US Gas Flaring Releases 5 Times More Methane Than Previously Thought

Flaring, which is the burning of natural gas escaping from fossil fuel wells to produce methane, releases five times more methane that was previously thought. according toAn analysis of U.S. operations, published in the journal Science.

The study, led by researchers at the University of Michigan, is based on data collected during 13 flights over three years at the Bakken oil and gas field in North Dakota as well as the Eagle Ford and Permian fields in Texas — which collectively have over 80% of all U.S. flaring operations.

Flaring transforms methane into carbon dioxide; although both are greenhouse gases the former is over 80 timesIn terms of its global heating potential, it is more potent that the latter in the 20-years following its release into atmosphere.

“Industry and governments generally assume that flares remain lit and destroy methane, the predominant component of natural gas, with 98% efficiency,” the study states. “Neither assumption, however, is based on real-world observations.”

The researcher simultaneously measured methane as well as carbon dioxide at flaring sites.

“If the flare is operating as it should be, there should be a large carbon dioxide spike and a relatively small methane spike. And depending on the relative enhancement of those two gasses, we can tell how well the flares are performing,” explainedGenevieve Plant is the lead author and an assistant researcher scientist at the University of Michigan.

As co-author and professor Eric Kort summarized, the researchers discovered that “there is a lot more methane being added to the atmosphere than currently accounted for in any inventories or estimates.”

Specifically, they found that due to inefficient combustion and flares being unlit 3%-5% of the time, the average efficiency rate is just 91%, which works out to “a fivefold increase in methane emissions above present assumptions” and 4%-10% of total U.S. oil and gas methane emissions.

As The New York Times reported:

Chief executive of Carbon Mapper is Riley Duren. This non-profit group is launching satellites in the next year to monitor and detect sources of greenhouse gas emissions.

But the researchers’ comprehensive survey shows that inefficient flaring “is a more systematic issue,” said Dr. Duren, who was not involved in the study.

Dr. Duren stated that flaring efficiency is not observed in other parts of the world. But globally, he said, “it’s likely the case that combustion and flaring is less efficient than assumed.”

Although scientists and campaigners continue to point out the dire climate crisis as proof that we must quickly transition away from fossil fuels, this research team found that even improving flaring could have a significant impact.

“This appears to be a source of methane emissions that seems quite addressable,” said Plant. “With management practices and our better understanding of what’s happening to these flares, we can reduce this source of methane in a tangible way.”

Kort explained that fixing flaring issues would increase efficiency and be equivalent to removing approximately three million gasoline-powered vehicles off the roads.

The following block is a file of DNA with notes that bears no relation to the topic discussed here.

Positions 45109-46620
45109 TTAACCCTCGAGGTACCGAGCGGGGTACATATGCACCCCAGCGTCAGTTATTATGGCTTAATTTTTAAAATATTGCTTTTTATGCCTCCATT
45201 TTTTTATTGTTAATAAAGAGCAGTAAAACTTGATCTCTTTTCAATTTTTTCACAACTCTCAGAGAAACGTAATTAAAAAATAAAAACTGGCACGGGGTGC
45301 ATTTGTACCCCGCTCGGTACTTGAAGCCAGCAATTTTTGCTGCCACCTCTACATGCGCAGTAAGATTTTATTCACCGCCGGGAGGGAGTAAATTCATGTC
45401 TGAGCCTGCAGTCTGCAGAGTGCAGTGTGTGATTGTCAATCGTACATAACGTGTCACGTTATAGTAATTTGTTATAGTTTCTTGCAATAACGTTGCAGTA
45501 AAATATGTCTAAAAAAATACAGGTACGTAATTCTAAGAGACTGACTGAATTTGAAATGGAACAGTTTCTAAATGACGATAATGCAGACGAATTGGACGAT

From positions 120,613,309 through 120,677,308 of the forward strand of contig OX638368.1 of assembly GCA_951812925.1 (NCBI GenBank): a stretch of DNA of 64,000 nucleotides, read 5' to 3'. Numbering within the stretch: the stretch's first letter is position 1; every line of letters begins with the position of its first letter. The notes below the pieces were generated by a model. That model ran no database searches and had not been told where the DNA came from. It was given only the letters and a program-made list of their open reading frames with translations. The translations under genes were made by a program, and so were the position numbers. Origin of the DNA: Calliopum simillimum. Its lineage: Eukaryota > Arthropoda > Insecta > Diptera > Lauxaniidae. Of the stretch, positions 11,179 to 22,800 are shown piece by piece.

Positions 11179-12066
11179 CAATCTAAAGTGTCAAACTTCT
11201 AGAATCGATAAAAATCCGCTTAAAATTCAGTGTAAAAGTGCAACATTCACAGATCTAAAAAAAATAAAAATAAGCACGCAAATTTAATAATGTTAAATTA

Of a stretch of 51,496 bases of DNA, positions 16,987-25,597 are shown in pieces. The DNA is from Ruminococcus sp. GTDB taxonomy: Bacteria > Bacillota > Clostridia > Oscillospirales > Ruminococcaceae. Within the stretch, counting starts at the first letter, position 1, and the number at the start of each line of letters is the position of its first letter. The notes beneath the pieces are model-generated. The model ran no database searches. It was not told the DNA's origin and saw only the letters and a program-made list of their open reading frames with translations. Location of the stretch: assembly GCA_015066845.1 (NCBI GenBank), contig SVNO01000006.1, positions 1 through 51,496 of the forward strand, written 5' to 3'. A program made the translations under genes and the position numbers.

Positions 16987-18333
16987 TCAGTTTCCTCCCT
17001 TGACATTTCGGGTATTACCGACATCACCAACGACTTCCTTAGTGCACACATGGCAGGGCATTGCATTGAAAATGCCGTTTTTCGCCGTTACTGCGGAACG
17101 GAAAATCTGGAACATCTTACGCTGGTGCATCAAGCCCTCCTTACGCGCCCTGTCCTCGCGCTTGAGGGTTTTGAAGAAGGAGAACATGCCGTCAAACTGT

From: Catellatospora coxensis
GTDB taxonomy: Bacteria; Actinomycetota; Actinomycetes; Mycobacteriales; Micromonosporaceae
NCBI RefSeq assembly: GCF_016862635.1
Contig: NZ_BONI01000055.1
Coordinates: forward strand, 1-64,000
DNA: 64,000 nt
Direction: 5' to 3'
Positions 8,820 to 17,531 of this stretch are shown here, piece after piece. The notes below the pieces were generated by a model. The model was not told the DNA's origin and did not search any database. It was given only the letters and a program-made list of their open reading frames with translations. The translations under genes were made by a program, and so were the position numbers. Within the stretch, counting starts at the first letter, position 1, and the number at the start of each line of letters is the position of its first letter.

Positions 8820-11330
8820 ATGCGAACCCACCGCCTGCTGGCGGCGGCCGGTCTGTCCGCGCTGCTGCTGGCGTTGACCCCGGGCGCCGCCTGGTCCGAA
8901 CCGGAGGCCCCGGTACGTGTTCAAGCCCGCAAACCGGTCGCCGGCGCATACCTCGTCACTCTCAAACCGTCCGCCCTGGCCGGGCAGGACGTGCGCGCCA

The team’s findings align with previous observations by the Environmental Defense Fund (EDF) — a research partner for the new study. The nonprofit group conductedIn 2020, aerial surveys of Permian Basin revealed that approximately 10% of flares were not lit or malfunctioning.

“This study adds to the growing body of research that tells us that the oil and gas industry has a flaring problem,” Jon Goldstein, EDF’s senior director of regulatory and legislative affairs, said Thursday. “The Environmental Protection Agency and Bureau of Land Management should implement solutions that can help to end the practice of routine flaring.”

The research was published just a day after two congressmen introduced it. billIt would direct the U.S. Department of Energy and other government agencies to collaborate with industry and local governments to reduce methane emission. Additionally, it would establish a DOE consortium focused on leak repair and detection (LDAR).

“2021 saw the highest annual growth rate for methane emissions to date,” notedRep. Sean Casten (D.Ill.), who co-sponsors the legislation with Rep. Peter Meijer, R-Mich. “This problem is not slowing down and will only increase without action.”

“The Methane Emissions Mitigation Research and Development Act supports innovative LDAR technologies that are needed to dramatically reduce methane emissions from the oil and gas industry,” Casten added. “We must ensure the Department of Energy has the necessary resources to produce the best possible methane reduction technologies.”

The new study comes amid finger-pointing over the apparent sabotage of the Nord Stream pipeline system, which could result in the biggest recorded release of methane emissions — an incident that led at least one climate scientist to call for whoever is responsible to be charged with war crimes.

Given the gas’ global heating potential, United Nations Environment Program Executive Director Inger Andersen said in a statement about a May 2021 report that “cutting methane is the strongest lever we have to slow climate change over the next 25 years.”

A few months later, the leaders of the United States as well as the European Union were in their final moments. unveiled a global pledge to reduce methane emissions at least 30% by 2030 — which climate campaigners welcomed while also warning that it does not go nearly far enough.

The Parties to the Paris Agreement are scheduled to meet in Egypt for COP27, an annual U.N. conference. Climate Conference. Last week, the majority of governments were in agreement about how that event would go. missedThis is the deadline for them to revise their emission reduction pledges.